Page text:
A larger rate hike is “on the table” at the Bank of England’s next meeting on 4 August, its chief said today.
Speaking on a panel at the European Central Bank’s (ECB) forum on central banking in Sintra, Portugal, Bank governor Andrew Bailey did not rule out a steeper rate rise, saying “there will be circumstances in which we will have to do more”.
However, Bailey tried to temper market expectations for a larger 50 basis point rate rise, saying they “shouldn’t assume it’s the only thing on the table”.
The Bank said its forward guidance released after its last policy meeting that it will “act forcefully” if inflation keeps rising.
Speculation on Threadneedle Street lifting borrowing costs by more than usual at its meeting earlier this month had ramped up as investors bet the central bank would have to speed up its tightening cycle to tame rampant inflation.
Those bets were scuppered when the monetary policy committee voted 6-3 in favour of hoisting rates 25 basis points. The three dissenters backed a steeper rise.
Central banks around the world are in the process of switching off ultra-stimulative policy that has characterised the global economy since the financial crisis and was scaled up during the pandemic to curb inflation.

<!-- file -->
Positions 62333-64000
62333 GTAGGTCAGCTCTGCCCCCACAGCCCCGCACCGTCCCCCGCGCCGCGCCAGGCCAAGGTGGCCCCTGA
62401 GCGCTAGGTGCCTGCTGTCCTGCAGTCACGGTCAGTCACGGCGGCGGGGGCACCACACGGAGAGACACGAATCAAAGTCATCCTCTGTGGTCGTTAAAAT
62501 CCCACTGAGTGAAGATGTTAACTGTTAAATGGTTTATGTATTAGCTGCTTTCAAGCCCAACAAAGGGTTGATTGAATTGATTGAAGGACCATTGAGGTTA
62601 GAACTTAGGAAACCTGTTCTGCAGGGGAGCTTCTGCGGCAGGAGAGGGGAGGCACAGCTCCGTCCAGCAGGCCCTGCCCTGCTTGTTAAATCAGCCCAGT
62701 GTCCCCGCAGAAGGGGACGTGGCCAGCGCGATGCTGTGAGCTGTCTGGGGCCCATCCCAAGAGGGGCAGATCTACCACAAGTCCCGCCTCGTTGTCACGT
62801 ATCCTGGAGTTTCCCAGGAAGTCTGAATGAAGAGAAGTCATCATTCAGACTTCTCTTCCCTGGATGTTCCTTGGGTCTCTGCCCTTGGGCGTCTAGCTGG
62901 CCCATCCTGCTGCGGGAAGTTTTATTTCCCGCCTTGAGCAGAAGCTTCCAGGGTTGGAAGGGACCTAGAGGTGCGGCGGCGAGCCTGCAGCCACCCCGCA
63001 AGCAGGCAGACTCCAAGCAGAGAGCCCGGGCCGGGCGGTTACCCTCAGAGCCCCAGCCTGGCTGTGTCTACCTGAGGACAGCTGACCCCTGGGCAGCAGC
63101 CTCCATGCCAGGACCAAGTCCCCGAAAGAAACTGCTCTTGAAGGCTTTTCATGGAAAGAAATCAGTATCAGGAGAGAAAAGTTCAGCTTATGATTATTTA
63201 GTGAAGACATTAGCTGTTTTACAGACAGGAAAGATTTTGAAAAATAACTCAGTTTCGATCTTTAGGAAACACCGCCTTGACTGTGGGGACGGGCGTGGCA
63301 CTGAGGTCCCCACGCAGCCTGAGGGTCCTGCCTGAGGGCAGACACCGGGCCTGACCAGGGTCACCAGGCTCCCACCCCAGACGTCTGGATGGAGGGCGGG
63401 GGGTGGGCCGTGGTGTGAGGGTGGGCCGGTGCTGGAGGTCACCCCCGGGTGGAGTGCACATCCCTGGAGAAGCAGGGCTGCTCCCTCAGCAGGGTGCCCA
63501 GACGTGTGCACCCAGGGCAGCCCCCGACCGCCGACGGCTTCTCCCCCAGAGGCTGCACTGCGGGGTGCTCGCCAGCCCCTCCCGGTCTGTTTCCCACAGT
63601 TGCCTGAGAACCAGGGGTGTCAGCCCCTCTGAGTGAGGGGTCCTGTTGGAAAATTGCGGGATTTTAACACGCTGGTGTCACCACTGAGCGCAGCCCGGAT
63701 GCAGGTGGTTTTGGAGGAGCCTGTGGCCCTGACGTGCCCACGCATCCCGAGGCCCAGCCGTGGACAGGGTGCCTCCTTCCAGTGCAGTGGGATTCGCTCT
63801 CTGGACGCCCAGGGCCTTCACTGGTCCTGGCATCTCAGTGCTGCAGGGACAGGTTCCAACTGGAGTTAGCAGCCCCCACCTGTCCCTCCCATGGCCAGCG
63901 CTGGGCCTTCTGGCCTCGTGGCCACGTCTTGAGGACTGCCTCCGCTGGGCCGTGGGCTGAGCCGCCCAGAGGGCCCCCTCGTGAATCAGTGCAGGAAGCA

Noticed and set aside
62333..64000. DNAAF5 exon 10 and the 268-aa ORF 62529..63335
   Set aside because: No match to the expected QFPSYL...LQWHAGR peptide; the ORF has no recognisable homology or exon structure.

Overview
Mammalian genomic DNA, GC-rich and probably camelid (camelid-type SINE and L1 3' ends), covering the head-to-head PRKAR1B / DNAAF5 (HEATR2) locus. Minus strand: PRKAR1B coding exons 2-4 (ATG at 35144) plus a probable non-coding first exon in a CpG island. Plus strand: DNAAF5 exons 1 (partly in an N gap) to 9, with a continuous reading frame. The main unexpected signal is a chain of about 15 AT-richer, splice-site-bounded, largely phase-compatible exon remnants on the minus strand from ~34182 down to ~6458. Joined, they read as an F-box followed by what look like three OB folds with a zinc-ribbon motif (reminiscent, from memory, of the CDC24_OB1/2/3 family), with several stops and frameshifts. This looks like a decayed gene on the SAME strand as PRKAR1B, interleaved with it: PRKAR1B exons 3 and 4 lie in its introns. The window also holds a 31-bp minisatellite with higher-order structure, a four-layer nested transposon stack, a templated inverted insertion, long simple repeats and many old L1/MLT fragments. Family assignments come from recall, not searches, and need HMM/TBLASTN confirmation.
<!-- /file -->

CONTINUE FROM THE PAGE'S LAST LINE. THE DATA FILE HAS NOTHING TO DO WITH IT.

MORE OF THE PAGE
Prices are up 9.1 per cent in the UK, the quickest acceleration in four decades, while in the US, they have climbed 8.6 per cent, also a forty year high.
Inflation in the eurozone is running at 8.1 per cent, the highest rate since the creation of the euro in 1999.
However, the likes of the US Federal Reserve and the Bank are treading a fine line between taming inflation and plunging their respective economies into a recession.
“Is there a risk we would go too far? Certainly there’s a risk,” Powell, who joined Bailey on the panel, said.
The Fed lifted rates 75 basis points earlier this month, something it has not done since 1994.
ECB president Christine Lagarde, also on the panel, said keeping inflation at central banks’ two per cent will be more challenging in the coming years.
“I don’t think that we’re going to go back to that environment of low inflation,” she said.
Lagarde yesterday reaffirmed the ECB’s commitment to lifting rates for the first time in over a decade next month and hinted they could rise 50 basis points in September.